Note: See comments below for discussion on native vs tropical milkweeds
We planted a couple milkweed (Asclepius curassavica or tropical) plants three years ago. But – no monarchs or caterpillars. The last six months the milkweed thrived and climbed seven feet up into our magnolia tree, and also spread via seed. Now we have a couple dozen plants out front.
One week ago, after a short trip away, I was watering and noticed a huge caterpillar (see right) and then saw more. Yea – finally!
We didn’t have time to enjoy them long as they were ready to go to their next stage. I’ve looked all over for the well-hidden pupa (or chrysalis) – no luck. In another 3-7 days, we’ll look for the new emerged butterfly, as the chrysalis stage is 10-14 days. In the meantime, we’ve seen more adults (featured photo above) so others are continuing the cycle.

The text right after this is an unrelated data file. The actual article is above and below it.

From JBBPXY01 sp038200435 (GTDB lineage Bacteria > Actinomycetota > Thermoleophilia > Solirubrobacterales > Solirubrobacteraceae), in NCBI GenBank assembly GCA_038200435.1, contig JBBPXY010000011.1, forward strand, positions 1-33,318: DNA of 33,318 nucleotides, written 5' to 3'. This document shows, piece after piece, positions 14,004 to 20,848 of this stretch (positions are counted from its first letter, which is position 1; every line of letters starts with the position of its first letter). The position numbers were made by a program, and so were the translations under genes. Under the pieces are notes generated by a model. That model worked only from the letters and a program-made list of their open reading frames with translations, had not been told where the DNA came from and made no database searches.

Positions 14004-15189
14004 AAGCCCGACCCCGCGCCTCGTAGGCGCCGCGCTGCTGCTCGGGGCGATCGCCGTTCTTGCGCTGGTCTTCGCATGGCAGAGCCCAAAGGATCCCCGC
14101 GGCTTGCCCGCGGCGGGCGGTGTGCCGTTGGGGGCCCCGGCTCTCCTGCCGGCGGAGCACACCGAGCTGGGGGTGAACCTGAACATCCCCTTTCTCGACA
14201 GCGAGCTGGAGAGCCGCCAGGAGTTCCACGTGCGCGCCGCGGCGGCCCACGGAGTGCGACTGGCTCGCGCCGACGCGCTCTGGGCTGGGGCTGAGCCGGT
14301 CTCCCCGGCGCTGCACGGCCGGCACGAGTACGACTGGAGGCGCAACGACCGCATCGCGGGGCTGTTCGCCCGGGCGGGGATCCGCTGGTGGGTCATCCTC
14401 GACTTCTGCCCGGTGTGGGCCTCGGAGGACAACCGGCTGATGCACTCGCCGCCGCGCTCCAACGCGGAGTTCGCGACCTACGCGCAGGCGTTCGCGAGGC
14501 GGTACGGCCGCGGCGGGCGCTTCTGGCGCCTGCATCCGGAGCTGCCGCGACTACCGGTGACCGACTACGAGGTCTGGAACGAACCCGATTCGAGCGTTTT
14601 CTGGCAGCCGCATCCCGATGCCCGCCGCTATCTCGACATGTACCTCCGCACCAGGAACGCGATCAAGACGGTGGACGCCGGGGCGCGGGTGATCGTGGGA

Click here for more on their lifecycle – thank you Monarch Watch.
Update: 11/21/15: Since the post above, we’ve watched another set of caterpillars get fat on our tropical milkweed. We’ve watched them hang into a ‘J’ form where they hang upside down before becoming a green case (chrysalis). One even walked 25 feet up our driveway to another area of plants, and then walked back to a manzanita close to the milkweed patch to form its chrysalis. Apparently, sometimes things are better closer to home. Photos below:
Click here for a post on tips on attracting butterflies and pollinators given by two expert